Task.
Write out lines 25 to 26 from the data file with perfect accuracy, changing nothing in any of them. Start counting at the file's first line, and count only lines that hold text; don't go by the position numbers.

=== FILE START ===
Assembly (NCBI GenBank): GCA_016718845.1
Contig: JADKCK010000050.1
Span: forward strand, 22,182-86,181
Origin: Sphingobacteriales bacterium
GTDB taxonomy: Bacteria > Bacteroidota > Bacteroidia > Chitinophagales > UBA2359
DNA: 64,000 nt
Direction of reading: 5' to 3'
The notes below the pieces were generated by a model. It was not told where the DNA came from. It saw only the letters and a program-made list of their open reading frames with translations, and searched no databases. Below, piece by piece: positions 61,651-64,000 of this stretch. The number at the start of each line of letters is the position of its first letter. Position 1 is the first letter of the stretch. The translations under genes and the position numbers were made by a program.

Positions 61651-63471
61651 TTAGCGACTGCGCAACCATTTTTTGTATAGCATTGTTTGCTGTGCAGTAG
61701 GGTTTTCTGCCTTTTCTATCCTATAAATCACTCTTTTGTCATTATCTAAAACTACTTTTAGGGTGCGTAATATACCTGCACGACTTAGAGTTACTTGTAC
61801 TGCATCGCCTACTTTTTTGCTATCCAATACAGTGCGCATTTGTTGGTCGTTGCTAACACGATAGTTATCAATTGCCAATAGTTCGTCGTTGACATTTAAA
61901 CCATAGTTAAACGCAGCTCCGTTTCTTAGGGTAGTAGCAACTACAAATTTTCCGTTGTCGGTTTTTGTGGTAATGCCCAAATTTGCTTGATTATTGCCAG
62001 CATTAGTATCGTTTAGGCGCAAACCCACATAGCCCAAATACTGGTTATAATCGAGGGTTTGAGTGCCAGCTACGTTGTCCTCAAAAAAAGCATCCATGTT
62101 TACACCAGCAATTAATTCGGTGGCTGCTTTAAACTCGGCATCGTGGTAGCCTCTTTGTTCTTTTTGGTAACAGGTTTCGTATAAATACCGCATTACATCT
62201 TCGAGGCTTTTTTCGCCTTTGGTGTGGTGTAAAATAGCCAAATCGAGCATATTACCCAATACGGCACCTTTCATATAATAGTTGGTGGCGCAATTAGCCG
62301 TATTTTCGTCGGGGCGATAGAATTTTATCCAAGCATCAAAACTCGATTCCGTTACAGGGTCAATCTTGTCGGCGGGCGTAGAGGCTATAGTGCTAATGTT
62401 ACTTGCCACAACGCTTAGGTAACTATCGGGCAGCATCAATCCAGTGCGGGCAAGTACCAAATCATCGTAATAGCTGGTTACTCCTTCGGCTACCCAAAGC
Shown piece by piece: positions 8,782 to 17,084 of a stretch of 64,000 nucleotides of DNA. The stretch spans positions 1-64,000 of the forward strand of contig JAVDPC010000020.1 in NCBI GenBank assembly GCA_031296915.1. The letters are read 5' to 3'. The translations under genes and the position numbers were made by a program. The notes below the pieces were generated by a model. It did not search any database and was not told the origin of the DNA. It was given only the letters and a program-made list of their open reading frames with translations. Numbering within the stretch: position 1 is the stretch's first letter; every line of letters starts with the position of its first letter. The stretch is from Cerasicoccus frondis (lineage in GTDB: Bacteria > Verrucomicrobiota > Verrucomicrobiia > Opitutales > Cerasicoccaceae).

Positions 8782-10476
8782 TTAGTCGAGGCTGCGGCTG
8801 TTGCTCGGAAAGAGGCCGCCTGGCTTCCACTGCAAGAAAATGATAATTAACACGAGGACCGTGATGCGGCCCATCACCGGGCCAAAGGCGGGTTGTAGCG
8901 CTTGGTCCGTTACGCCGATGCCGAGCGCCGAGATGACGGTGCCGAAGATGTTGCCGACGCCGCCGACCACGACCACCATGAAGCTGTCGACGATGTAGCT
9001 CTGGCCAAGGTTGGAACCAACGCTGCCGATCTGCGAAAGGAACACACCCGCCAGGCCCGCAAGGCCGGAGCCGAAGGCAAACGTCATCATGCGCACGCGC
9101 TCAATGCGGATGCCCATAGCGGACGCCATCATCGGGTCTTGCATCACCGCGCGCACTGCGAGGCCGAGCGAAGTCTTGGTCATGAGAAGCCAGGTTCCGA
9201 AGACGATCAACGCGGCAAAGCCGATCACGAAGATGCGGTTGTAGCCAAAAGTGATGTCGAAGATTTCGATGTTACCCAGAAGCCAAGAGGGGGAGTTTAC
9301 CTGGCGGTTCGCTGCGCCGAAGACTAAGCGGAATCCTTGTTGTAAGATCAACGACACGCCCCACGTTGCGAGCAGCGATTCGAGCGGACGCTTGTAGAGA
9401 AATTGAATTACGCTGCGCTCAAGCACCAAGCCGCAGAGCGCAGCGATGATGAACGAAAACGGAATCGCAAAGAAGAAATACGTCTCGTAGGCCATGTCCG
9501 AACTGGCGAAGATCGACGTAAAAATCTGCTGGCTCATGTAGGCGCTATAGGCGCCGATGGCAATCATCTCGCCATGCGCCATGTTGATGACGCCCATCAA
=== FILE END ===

9101 TCAATGCGGATGCCCATAGCGGACGCCATCATCGGGTCTTGCATCACCGCGCGCACTGCGAGGCCGAGCGAAGTCTTGGTCATGAGAAGCCAGGTTCCGA
9201 AGACGATCAACGCGGCAAAGCCGATCACGAAGATGCGGTTGTAGCCAAAAGTGATGTCGAAGATTTCGATGTTACCCAGAAGCCAAGAGGGGGAGTTTAC